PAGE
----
Friday, November 24, 2017

Heading into the Dark - #52weeksofsheep

With Thanksgiving Day behind us, and the winter solstice and Christmas Day ahead, we're approaching the slow and easy time of our shepherding year. At our latitude, the daylight hours are relatively short (9 hours and 47 minutes today, according to Weather Underground). Despite the warm temperatures this week, I expect our grasses will go dormant sometime in the next 2-3 weeks (dormancy results from a combination of soil temperatures below 50F and short day-lengths). Since our sheep production calendar is timed to match grass growth, our work slows as we head into the darkest days of the year, as well.

I've visited more northern latitudes during the fall and winter months, but Auburn, California, is as far north as I've ever lived for an extended period of time. I know that many folks grow depressed in the dark days of winter; I've always enjoyed these shorter days. I love the cooler weather (although this week has not been especially cool). I love any excuse to have a fire in the woodstove (our only heat). And I appreciate the opportunity to sleep in a bit, especially on the weekends.

Since we try to match our sheep production calendar to the forage productivity cycle, the next 6 weeks (the darkest part of the year) coincide with the slowest time of the sheep year. Our entire management system revolves around the onset of rapid grass growth - in other words, we want to start lambing in late February, which means we put rams with ewes in October and early November. We separated rams from ewes on November 10 this year; we'll let the ewes settle in their pregnancies until next weekend. Next Saturday, we'll haul the flock to our winter rangeland (which is at a slightly lower elevation than our summer irrigated pastures). Once there, our work will focus on moving sheep every 6-7 days until it's time to vaccinate the ewes in late January. Our work slows as we approach the winter solstice.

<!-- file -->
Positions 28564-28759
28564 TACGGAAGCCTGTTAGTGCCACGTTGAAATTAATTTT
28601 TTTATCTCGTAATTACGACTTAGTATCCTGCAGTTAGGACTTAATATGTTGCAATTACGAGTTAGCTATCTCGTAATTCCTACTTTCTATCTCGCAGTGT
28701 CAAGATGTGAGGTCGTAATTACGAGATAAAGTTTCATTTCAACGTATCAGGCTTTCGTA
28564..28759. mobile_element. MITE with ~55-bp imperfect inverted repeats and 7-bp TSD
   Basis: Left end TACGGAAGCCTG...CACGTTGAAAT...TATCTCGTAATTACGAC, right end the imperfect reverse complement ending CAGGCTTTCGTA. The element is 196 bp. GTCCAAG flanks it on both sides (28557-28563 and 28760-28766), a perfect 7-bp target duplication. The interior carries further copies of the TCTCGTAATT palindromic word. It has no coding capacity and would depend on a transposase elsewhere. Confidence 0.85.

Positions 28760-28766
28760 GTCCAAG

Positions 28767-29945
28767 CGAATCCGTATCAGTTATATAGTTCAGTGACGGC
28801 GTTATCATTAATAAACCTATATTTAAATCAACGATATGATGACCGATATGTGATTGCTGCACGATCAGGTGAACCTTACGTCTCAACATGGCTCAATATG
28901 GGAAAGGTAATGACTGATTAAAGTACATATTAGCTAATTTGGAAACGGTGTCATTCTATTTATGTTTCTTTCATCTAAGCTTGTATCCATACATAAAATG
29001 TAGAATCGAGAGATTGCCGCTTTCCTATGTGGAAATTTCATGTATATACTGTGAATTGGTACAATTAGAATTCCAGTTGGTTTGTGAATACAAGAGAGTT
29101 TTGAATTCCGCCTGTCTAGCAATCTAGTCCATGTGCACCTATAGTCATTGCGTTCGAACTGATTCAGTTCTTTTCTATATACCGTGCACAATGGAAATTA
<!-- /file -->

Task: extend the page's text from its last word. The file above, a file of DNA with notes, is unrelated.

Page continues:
For me, these long nights provide a chance to re-charge. I sleep longer. I read more. I rest. I don't find the long nights and short days of late autumn and winter depressing; rather, I find them rejuvenating. I'm thankful that our sheep husbandry coincides with this seasonal slow-down. I enjoy heading into the dark.

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